Bloomberg | December 20, 2016 | Jennifer A. Dlouhy & Josh Wingrove
President Barack Obama banned new offshore oil and gas development in more than 100 million acres of the U.S. Arctic and undersea canyons in the Atlantic Ocean, an announcement certain to provoke a fight with the Republican-led Congress and his successor in the White House.
In a announcement coordinated between two of the world’s biggest oil producers, Canada committed to freeze new offshore leasing in its waters and review the matter every five years.
“These actions, and Canada’s parallel actions, protect a sensitive and unique ecosystem that is unlike any other region on Earth,” Obama said in a written statement. “They reflect the scientific assessment that even with the high safety standards that both our countries have put in place, the risks of an oil spill in this region are significant and our ability to clean up from a spill in the region’s harsh conditions is limited.”
The move — announced a month before Obama leaves the White House — is sure to draw a legal challenge, and there is scant legal precedent on the matter. President-elect Donald Trump may rescind Obama’s order, but the 1953 statute Obama is invoking doesn’t include an explicit provision for reversal and that question could be tied up in court for years.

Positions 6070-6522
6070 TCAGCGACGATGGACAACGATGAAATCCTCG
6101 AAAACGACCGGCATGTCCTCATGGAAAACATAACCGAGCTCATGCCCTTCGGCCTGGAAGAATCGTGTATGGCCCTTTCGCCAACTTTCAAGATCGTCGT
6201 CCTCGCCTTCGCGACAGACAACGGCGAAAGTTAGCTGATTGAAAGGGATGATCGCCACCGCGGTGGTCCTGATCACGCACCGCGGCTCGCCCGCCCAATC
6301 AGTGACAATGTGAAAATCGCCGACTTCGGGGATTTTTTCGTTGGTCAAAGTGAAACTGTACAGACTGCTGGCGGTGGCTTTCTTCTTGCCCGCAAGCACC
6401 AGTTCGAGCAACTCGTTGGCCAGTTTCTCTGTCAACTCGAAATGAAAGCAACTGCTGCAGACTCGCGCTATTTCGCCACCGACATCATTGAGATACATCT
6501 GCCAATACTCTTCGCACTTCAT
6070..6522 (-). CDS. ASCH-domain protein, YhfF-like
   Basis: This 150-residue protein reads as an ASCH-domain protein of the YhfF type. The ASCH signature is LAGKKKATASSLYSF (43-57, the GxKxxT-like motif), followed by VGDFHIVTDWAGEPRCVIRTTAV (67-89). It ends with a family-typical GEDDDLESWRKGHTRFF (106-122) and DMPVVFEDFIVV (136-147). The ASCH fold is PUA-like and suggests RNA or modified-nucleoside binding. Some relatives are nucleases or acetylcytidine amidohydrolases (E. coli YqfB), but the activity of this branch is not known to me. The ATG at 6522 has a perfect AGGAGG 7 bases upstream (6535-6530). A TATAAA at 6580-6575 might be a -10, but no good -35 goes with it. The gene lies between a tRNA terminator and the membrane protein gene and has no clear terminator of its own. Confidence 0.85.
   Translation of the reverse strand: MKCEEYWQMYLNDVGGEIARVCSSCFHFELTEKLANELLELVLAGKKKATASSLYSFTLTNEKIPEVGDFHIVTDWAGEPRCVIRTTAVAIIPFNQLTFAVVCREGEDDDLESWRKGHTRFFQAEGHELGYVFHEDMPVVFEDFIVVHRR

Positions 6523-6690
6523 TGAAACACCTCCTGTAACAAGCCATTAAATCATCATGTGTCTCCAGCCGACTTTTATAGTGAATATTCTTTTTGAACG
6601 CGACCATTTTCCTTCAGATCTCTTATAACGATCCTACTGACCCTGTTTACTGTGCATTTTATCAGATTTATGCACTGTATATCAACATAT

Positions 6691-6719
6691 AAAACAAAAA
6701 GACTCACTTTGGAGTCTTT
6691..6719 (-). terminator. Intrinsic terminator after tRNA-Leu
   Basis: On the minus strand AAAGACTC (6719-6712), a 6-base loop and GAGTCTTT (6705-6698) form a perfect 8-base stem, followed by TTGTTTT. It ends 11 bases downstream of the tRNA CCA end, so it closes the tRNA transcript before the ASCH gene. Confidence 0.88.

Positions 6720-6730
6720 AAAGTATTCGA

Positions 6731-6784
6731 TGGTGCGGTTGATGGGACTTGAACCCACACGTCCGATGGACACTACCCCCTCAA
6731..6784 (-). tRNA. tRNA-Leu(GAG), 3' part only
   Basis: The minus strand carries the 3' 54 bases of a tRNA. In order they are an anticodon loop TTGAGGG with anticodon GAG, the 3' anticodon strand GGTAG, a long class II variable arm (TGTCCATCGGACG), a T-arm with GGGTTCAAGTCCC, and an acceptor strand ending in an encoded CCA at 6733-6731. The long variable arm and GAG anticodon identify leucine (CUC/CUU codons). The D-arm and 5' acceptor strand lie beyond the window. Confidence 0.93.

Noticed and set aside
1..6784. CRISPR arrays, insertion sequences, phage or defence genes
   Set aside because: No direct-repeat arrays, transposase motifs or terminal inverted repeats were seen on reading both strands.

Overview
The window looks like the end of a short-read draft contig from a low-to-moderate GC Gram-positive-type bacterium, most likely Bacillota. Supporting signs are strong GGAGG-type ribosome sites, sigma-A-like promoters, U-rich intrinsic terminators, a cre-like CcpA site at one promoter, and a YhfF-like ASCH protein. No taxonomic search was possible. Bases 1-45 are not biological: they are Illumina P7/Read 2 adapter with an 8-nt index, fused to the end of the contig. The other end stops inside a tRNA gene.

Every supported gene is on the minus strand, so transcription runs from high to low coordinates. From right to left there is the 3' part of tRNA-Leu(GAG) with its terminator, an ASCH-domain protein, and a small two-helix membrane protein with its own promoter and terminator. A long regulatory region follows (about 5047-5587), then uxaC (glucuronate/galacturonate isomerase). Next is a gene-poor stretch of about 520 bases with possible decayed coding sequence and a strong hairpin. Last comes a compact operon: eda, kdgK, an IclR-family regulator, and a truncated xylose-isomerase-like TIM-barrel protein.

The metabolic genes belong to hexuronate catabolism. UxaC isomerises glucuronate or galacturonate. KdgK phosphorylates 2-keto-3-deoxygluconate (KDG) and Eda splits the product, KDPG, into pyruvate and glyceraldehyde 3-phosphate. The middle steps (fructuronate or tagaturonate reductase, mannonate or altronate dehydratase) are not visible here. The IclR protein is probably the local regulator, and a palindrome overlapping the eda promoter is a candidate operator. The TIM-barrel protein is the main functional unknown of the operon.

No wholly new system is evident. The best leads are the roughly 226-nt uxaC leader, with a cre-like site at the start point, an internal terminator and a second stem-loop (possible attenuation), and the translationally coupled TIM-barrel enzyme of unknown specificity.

Although Obama’s decision was cast primarily as safeguarding 31 ecologically precious Atlantic canyons and “fragile Arctic waters,” it was a major victory for environmental activists who have been arguing that even broader climate change concerns should drive the White House to rule out drilling in mostly untouched U.S. waters. Environmentalists said the decision sends a message to the world that the U.S. knows the warming Earth can’t afford to burn “extreme oil” locked under now-protected Arctic and Atlantic waters.
“This is a gift to the public and to our kids that will rank with any in the history of American conservation,” said Niel Lawrence, Alaska director of the Natural Resources Defense Council.
The decision builds on Obama’s earlier decision to rule out selling new leases in the Arctic, Atlantic and Pacific from 2017 to 2022. But Tuesday’s announcement, based on the so-called 12(a) provision of Outer Continental Shelf Lands Act, is different because it explicitly puts certain areas permanently off limits for oil exploration and production.
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